So why the late 30s? The most obvious factor is education: Scientists spend ages 5 through 18 in school, and then ages 18 through 30ish getting their academic degrees. Then a few years of learning on the job, and presto! You dig up an uncertainty principle. Meanwhile, scientific breakthroughs tend to be less common in old age because we invest less in learning as we get older, and our skills gradually become less relevant.

There’s evidence from the humanities, though, that genius doesn’t decline with age at all. Over 40% of both Robert Frost’s and William Carlos Williams’ best poems were written after the poets turned 50. Paul C├ęzanne’s highest-priced paintings were made the year he died.
I’m 36 years old, and a few years ago I got back into screen printing for the first time since college and since then I’ve been creating new designs on a regular basis.
In tandem to regularly creating art, I’ve been regularly updating a backlog of project ideas so I don’t forget them (I keep my lists in iOS app called Simplenote).
Why did I wait so long to start making art? I think it’s because I never had anything to say or express before now. For years I’ve been reading and learning and collecting things. Then I reached a point of supersaturation and things are precipitating out of my head.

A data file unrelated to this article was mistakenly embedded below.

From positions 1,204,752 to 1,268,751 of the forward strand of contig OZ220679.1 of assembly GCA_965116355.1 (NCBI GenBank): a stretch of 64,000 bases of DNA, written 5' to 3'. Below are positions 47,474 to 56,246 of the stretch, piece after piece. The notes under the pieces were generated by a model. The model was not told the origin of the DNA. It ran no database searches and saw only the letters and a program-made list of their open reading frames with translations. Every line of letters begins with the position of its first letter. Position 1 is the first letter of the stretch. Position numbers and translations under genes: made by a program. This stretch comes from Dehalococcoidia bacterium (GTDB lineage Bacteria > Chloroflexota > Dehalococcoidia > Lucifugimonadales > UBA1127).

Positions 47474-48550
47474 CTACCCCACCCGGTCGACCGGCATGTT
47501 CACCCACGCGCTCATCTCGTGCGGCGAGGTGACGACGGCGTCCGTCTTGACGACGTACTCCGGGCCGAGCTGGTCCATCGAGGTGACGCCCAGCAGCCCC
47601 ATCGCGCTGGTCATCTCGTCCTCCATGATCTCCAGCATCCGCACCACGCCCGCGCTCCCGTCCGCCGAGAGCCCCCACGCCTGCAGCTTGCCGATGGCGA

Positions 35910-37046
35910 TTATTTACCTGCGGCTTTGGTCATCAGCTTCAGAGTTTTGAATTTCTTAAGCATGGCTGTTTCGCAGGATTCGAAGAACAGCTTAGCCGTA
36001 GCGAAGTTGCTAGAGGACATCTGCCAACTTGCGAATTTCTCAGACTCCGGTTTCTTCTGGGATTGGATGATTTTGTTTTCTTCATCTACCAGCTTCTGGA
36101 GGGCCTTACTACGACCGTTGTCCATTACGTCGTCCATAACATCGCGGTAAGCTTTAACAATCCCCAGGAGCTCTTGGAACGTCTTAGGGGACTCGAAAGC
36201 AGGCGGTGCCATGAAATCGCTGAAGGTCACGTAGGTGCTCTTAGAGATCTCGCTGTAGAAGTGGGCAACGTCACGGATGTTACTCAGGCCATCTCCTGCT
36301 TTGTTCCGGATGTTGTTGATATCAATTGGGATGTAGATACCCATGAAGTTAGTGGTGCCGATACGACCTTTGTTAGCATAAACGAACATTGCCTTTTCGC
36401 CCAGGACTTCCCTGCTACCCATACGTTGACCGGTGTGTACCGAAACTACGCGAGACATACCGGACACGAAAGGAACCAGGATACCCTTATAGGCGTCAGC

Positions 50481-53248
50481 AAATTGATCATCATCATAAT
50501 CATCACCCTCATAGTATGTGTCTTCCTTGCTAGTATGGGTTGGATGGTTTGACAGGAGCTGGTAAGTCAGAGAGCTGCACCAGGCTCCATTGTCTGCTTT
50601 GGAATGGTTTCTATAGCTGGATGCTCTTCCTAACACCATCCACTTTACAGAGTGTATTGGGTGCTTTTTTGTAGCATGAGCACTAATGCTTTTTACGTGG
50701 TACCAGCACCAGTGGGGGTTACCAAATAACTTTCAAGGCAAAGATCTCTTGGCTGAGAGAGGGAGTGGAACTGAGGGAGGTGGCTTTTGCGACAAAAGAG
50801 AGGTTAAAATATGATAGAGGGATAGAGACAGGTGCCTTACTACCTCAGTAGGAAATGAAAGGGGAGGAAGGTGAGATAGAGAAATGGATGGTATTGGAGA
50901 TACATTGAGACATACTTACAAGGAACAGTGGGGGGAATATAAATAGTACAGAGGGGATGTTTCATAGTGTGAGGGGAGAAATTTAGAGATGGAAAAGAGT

Where Ideas Come From

Awesome post by Neil Gaiman on where he gets his ideas from:

You get ideas from daydreaming. You get ideas from being bored. You get ideas all the time. The only difference between writers and other people is we notice when we’re doing it.
But as anyone who works in a creative field knows, ideas aren’t worth shit. It’s about execution:
The Ideas aren’t the hard bit. They’re a small component of the whole. Creating believable people who do more or less what you tell them to is much harder. And hardest by far is the process of simply sitting down and putting one word after another to construct whatever it is you’re trying to build: making it interesting, making it new.
Gaiman’s post is particularly interesting in light of The New York Times cover story on The Selling of Attention Deficit Disorder.